- Shut five of our very small regional radio posts in Wagin, Morwell, Gladstone, Port Augusta and Nowra. These sites need continual maintenance, the number of staff impacted is minimal and there are no content implications. The ABC will always have and need a strong regional footprint. But we need to be responsible in how we allocate resources and maintaining these sites is not best practice.
Today, we are proposing a range of efficiency measures that will transform the operational base of the ABC and provide the bulk of the savings that the Federal Government has imposed. There are more than 40 proposals that go to our processes and systems, our contracts with key suppliers and our infrastructure. They are designed to deliver savings with minimal adverse cost impact – scooping up the benefits of collaboration, harnessing technology, modernising the business and better resource allocation.
The proposals address:
- Our procurement. We will systematically review key contracts to extract efficiencies and explore joint purchasing arrangements with our colleagues at SBS.
- Our property holdings. We are exploring various options to get savings out of our portfolio. As a first step we will plan for the sale of Lanceley Place in Sydney as well as closing five of our smallest regional radio stations that operate as virtual outposts.
- Our systems and processes. We will streamline and automate our rostering, performance and other HR paper-based systems, easing bureaucratic demands on staff.
- Key tasks like our switchboard and mail rooms. We will centralise the former and reorganise the latter to yield savings;
- Our audience and marketing strategies. The Audience and Marketing Division, which was centralised in March, will find efficiencies by aligning more closely with priority content and brand initiatives.
We also want to strip back our management layers. Management comprises more than 10 per cent of the proposed redundancies. In mid-2015, we propose dismantling the State and Territory Director structure and looking at new ways of handling local administrative and stakeholder responsibilities.
Audience at the centre
Competition in the media space is intensifying and audiences are asserting their power. The ABC needs to meet the surging audience demand for online and mobile services while, at the same time, securing and strengthening our grip in the traditional content areas. We must be the home of Australian stories and conversations across all platforms.
Structural change can help us in this regard, ensuring we better harness our skills, people and strategies for the benefit of current and future audiences.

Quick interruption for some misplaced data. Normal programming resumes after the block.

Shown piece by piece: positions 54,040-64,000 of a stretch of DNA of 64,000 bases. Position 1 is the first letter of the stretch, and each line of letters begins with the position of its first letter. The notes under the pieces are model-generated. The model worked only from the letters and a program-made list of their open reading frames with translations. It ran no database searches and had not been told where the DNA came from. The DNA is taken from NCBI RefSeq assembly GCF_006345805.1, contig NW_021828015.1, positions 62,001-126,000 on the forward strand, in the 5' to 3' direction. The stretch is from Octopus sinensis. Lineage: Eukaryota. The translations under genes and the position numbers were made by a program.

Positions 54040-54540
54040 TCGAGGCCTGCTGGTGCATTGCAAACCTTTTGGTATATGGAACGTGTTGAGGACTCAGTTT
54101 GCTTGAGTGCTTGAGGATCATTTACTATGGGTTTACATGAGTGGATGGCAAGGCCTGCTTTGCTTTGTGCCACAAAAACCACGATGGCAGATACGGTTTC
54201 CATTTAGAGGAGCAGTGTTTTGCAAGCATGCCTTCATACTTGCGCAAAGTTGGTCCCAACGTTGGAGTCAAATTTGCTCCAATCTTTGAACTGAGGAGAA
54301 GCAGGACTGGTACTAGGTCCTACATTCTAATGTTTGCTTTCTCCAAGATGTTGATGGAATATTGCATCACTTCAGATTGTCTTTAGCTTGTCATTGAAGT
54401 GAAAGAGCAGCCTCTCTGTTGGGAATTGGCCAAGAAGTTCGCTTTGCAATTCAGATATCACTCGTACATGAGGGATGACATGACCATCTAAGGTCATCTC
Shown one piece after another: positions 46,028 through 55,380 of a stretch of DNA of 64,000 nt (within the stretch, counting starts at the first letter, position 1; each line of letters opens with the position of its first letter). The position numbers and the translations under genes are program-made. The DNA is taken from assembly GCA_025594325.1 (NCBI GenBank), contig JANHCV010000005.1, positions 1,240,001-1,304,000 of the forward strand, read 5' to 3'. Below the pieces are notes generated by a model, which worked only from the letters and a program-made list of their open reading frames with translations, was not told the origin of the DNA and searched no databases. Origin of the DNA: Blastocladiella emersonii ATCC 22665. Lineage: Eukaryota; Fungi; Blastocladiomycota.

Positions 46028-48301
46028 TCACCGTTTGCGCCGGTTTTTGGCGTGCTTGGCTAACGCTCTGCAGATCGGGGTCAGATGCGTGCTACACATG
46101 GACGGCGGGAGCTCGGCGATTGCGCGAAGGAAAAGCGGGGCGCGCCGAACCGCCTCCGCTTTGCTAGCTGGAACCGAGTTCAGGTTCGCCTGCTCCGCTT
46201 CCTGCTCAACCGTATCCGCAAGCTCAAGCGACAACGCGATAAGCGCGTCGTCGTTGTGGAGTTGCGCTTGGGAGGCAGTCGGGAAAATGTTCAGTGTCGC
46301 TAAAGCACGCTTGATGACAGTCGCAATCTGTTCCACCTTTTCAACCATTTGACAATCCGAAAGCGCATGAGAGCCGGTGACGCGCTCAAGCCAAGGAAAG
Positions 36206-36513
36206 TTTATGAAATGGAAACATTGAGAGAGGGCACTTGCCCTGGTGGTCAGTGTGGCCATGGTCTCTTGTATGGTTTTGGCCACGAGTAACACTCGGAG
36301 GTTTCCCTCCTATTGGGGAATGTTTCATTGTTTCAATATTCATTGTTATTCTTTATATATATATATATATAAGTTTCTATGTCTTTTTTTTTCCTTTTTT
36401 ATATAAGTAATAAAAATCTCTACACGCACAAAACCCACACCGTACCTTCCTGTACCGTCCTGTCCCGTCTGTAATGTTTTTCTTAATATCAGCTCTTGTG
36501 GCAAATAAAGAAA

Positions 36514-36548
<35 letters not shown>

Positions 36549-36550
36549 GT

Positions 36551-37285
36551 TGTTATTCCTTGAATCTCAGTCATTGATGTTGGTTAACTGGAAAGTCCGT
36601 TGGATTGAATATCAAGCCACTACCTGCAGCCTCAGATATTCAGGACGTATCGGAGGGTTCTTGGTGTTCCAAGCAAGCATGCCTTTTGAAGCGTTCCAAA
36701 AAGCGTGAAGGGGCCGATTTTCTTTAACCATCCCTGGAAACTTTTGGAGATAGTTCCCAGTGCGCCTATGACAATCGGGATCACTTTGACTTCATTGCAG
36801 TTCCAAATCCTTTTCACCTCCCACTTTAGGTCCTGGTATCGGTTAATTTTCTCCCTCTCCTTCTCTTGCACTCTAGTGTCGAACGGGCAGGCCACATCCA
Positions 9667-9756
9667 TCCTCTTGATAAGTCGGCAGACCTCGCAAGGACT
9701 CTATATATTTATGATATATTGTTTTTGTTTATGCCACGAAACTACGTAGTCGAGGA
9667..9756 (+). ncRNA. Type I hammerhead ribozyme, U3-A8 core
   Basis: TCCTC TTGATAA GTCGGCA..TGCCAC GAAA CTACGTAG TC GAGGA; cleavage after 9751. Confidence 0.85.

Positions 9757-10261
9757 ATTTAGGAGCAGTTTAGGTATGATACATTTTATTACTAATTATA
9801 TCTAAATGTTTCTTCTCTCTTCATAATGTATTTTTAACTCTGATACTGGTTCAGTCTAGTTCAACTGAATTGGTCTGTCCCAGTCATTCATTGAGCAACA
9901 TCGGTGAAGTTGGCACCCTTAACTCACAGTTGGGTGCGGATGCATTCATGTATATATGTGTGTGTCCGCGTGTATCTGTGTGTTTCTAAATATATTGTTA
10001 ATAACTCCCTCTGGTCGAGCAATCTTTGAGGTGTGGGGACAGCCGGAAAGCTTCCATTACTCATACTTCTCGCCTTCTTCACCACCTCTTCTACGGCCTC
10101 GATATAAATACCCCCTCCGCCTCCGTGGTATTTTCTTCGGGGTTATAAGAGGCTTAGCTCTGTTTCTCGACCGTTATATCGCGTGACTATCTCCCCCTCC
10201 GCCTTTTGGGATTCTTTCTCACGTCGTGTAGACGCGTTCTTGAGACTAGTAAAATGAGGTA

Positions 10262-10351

We propose replacing ABC Innovation with a new digital division, ABC Digital Network, with the aim of prioritising our online and mobile expenditure. The new division would bring our digital designers, user experience specialists, digital project managers and developers together to maximise our investment in this competitive audience space. It would ensure we are better placed to identify audience trends and respond to them with new and enhanced products and services, developed with a whole-of-ABC mindset and discipline. ABC Digital Network is the key to improving the skills of our digital specialists and unlocking a better audience experience: it means better search, single sign-on, better recommendations, localisation, segmentation, profiling and navigation. These areas are vital to keeping our audiences connected and our services relevant.
We are also planning a new Regional Division, recognising that, with new digital technologies and better organisation, we can be smarter and more focused in our approach to rural and regional audiences. The new division would bring together regional radio and news staff and look afresh at how we best deploy our knowledge, skills and technology. We will advertise internally for a new director and the position will be located outside Sydney and Melbourne. We have committed to a period of consultation with staff and to engagement with regional communities in crafting the new division. We will maintain our level of content investment while acknowledging that in this new environment, not everything should or will remain as it has been.
As part of our structural change, we propose transferring responsibility for News Radio from ABC Radio to ABC News. A reshaped Radio Division would then consist of the local radio stations in the capital cities, Radio National, Classic FM and triple j, offering strong audience focus through both national and localised programming. Michael Mason, who has been acting head of Radio for some months, will be the new Director of Radio. His long leadership experience across many of the Radio networks makes him perfectly qualified for the job.
The budget cuts represent a real opportunity cost for the ABC. The efficiency savings we normally used to finance our digital reinvestment are now being returned to the Government’s general revenue. The reinvestment task cannot simply stop to meet federal budgetary demands. With competition intensifying and audiences growing more demanding and fickle, we cannot afford to abandon our efforts to invest in the content and services our listeners, viewers and readers want. We lag behind other media in terms of our digital reach and penetration. We need to make up ground quickly in terms of the money we devote to reinvestment.
Broadcasting is not and never has been a static industry. Each year, our content divisions sit down to map out their plans, taking into account audience trends, technological developments, budgets, and the tactics of others in their respective markets. Programs are changed, cancelled and replaced. Staff are reassigned, resources re-allocated. This is part of the normal cycle of business.
Recently, ABC TV announced a raft of exciting new projects for 2015, building on their quality output across three channels. Radio are about to finalise their schedules for next year and will maintain their depth and range of content to loyal audiences across national networks and local radio. ABC News will continue to display cross-platform leadership in news and current affairs. ABC International is delivering for its audiences in the Pacific and Asia. Online, the ABC will continue to show flair, creativity and innovation.